The recently enacted federal Tax Cuts and Jobs Act, for the most part, doesn’t go into effect until 2018. But Kansas made some major changes to the 2017 individual state returns Affecting most taxpayers are changes to the tax rates. The Kansas legislature also repealed their non-wage business income changes that went into effect in 2013. (But that’s a separate post.) Here’s what we will have to deal with this tax season.
For 1016 tax returns, there were only 2 individual tax rates – sort of. Last year taxpayers with taxable income less than $30,000 (MFJ) or $15,000 (everyone else) were taxed at 2.7%. Taxpayers with over $30,000/$15,000 were taxed at 4.6%. For 2018, there are now 3 tax brackets. The breaks for married filing joint taxpayers are at $30,000 (2.90% tax rate), between $30,000 and $60,000 the rate is 4.9% and taxable income over $60,001 will be taxed at 5.20%. The tax rates for all the single filers are the same but the breaks are higher $15,000 and $30,000.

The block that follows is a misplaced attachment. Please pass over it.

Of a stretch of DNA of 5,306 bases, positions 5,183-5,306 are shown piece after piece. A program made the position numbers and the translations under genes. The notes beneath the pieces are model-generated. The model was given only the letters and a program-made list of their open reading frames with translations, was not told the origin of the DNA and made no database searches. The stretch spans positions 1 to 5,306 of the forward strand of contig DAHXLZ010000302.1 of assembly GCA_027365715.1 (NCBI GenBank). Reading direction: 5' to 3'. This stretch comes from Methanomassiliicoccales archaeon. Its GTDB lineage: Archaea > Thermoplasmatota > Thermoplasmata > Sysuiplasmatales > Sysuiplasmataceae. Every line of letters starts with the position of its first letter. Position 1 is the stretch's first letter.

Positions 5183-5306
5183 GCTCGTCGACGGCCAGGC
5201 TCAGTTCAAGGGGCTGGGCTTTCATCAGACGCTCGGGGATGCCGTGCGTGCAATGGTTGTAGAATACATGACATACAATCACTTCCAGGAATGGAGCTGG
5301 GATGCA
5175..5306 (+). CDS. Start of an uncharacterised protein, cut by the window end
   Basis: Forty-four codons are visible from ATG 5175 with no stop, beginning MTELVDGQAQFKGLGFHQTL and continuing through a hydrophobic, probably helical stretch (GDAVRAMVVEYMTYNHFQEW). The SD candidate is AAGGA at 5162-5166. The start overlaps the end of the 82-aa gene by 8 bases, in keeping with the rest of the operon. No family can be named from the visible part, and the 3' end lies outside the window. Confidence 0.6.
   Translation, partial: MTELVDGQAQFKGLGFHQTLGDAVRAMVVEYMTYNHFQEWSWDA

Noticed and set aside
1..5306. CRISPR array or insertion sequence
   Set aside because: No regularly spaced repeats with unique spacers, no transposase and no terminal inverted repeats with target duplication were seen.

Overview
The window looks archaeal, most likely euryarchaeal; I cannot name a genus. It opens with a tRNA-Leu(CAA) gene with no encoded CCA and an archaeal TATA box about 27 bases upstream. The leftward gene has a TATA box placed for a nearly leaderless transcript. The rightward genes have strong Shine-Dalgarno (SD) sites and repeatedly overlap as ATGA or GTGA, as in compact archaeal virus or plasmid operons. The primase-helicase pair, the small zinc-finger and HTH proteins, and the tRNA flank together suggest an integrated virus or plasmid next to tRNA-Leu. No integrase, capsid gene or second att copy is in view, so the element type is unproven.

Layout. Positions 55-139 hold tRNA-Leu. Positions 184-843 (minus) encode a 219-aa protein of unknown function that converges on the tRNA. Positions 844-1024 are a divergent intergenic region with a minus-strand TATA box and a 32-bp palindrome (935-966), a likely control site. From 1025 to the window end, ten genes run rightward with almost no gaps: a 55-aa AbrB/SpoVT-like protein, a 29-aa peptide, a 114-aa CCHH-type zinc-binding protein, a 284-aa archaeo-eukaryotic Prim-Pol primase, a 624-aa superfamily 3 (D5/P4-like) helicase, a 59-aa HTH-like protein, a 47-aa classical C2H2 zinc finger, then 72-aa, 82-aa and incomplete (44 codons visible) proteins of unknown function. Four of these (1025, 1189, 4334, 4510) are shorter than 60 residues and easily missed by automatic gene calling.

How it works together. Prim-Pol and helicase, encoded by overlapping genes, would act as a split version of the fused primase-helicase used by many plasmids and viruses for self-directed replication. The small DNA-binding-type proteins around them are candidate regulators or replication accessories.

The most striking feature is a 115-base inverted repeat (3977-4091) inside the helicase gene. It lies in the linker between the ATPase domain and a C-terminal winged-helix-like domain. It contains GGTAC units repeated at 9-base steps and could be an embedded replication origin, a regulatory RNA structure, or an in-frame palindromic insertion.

Now for the “sort of.” 2016 tax returns had a low income tax break built into the tax tables and rates schedules and this has been carried into 2017. MFJ filers with taxable income less than $12,500 ($5,000 for everyone else) won’t have a tax liability. There is a hidden 0% tax rate that is not mentioned in the K-40 instructions. Taxpayers should be fine if they use the tax rate schedules or tax tables in the instructions Is it a big difference? Yes. A single filer with $4,990 in taxable income will have no tax but if their taxable income is $5,002 they will have $136 in tax. The other catch is the taxpayer will have to file the return to get the special rate. They can’t assume that since they don’t owe anything that they don’t have to file a return. No idea what will happen to taxpayers who would qualify for the lower rate but don’t file a tax return.